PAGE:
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Crispy

Optimizing a divide

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Since I know very little about the internal workings of a CPU architecture, but I am nevertheless facing a very old problem, I decided to ask around a little. I need to implement as fast divides as possible for the denominators 11025, 22050, 44100 and 96000. If anyone can post relevant IEEE floating point standard compliant code (which I can''t write myself), it''d best, but I fully realize that''s a little arrongant for me to expect. However, since I''m also a wee bit lazy (to write a benchmark) and don''t have access to too many different CPU types/builds, I''ll also pop the simpler question here: which is faster - a division by a number or a multiplication by the precalculated constant of one divided by that number? Also, what implications might this choice have on different CPU architectures (I only have access to AthlonXP)?

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Guest Anonymous Poster
Find a problem before you try to solve it. Seriously.

If you have X hours to spend on optimizing your application, it''s best spending those hourse on the bottlenecks. If you see that the division turns up as a bottleneck in your application when you run a profiler, then you can start looking into this.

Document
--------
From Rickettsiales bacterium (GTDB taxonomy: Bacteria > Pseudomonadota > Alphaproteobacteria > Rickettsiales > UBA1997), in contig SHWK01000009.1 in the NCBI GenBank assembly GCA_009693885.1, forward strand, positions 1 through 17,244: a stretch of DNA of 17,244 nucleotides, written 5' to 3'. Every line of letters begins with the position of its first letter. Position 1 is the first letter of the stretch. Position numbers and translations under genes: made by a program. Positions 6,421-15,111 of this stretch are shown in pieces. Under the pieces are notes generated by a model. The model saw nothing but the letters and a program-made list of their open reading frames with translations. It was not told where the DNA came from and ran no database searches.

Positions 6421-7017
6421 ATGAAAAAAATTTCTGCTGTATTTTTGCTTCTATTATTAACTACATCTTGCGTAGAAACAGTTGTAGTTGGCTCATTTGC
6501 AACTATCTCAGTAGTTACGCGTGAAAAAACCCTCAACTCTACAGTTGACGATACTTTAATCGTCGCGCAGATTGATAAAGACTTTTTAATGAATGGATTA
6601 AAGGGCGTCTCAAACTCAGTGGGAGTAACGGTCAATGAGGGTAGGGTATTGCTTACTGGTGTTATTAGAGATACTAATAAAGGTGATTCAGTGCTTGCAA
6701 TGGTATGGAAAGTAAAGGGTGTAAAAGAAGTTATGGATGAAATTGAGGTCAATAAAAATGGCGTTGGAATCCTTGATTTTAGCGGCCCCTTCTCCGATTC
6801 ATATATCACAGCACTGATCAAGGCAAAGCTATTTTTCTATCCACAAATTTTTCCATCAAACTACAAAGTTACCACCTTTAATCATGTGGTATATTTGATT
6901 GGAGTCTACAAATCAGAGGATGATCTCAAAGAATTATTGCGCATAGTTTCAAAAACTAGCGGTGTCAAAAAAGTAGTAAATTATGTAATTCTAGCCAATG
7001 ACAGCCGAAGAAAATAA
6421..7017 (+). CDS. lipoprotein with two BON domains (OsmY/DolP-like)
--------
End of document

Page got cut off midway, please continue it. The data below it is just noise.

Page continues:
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Guest Anonymous Poster
quote:
Original post by Crispy
Since I know very little about the internal workings of a CPU architecture, but I am nevertheless facing a very old problem, I decided to ask around a little.

I need to implement as fast divides as possible for the denominators 11025, 22050, 44100 and 96000. If anyone can post relevant IEEE floating point standard compliant code (which I can''t write myself), it''d best, but I fully realize that''s a little arrongant for me to expect.

However, since I''m also a wee bit lazy (to write a benchmark) and don''t have access to too many different CPU types/builds, I''ll also pop the simpler question here: which is faster - a division by a number or a multiplication by the precalculated constant of one divided by that number? Also, what implications might this choice have on different CPU architectures (I only have access to AthlonXP)?


To answer the second question, multiplication is always faster than division. The truth is that if you''re just compiling code normally, the compiler knows what optimisations can be undertaken and generally will apply them if it is likely to be acceptable; case in point, the MSVC 7 compiler definatelly spots and acts upon oportunites to change divisions to multiplications of the inverse - I don''t know about other compilers, but I''d be supprised if any current major compilers don''t do it (besides, MSVC 7 can now be got for free). As a general rule keep your code as clean as possible & hope your compiler will do the hard work for you, then only when you''ve established that it can''t spot an optimisation that you have verified through profiling that you actually need re-write the relevent line or two. What happens next year when a suttle change in architecture makes the optimisation a hinderance rather than a help ?? (it happens...)